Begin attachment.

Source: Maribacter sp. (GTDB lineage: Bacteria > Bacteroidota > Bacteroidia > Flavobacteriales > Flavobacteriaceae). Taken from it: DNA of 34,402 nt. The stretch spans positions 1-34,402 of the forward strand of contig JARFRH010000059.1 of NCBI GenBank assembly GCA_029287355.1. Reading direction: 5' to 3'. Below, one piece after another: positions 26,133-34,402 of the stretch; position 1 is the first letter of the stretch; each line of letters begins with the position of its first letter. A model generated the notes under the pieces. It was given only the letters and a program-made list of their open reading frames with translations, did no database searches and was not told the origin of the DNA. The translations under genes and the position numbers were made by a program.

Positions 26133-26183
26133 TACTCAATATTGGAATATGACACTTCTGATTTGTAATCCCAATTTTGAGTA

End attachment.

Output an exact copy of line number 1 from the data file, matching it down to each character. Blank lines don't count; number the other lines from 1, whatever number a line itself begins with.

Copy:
Source: Maribacter sp. (GTDB lineage: Bacteria > Bacteroidota > Bacteroidia > Flavobacteriales > Flavobacteriaceae). Taken from it: DNA of 34,402 nt. The stretch spans positions 1-34,402 of the forward strand of contig JARFRH010000059.1 of NCBI GenBank assembly GCA_029287355.1. Reading direction: 5' to 3'. Below, one piece after another: positions 26,133-34,402 of the stretch; position 1 is the first letter of the stretch; each line of letters begins with the position of its first letter. A model generated the notes under the pieces. It was given only the letters and a program-made list of their open reading frames with translations, did no database searches and was not told the origin of the DNA. The translations under genes and the position numbers were made by a program.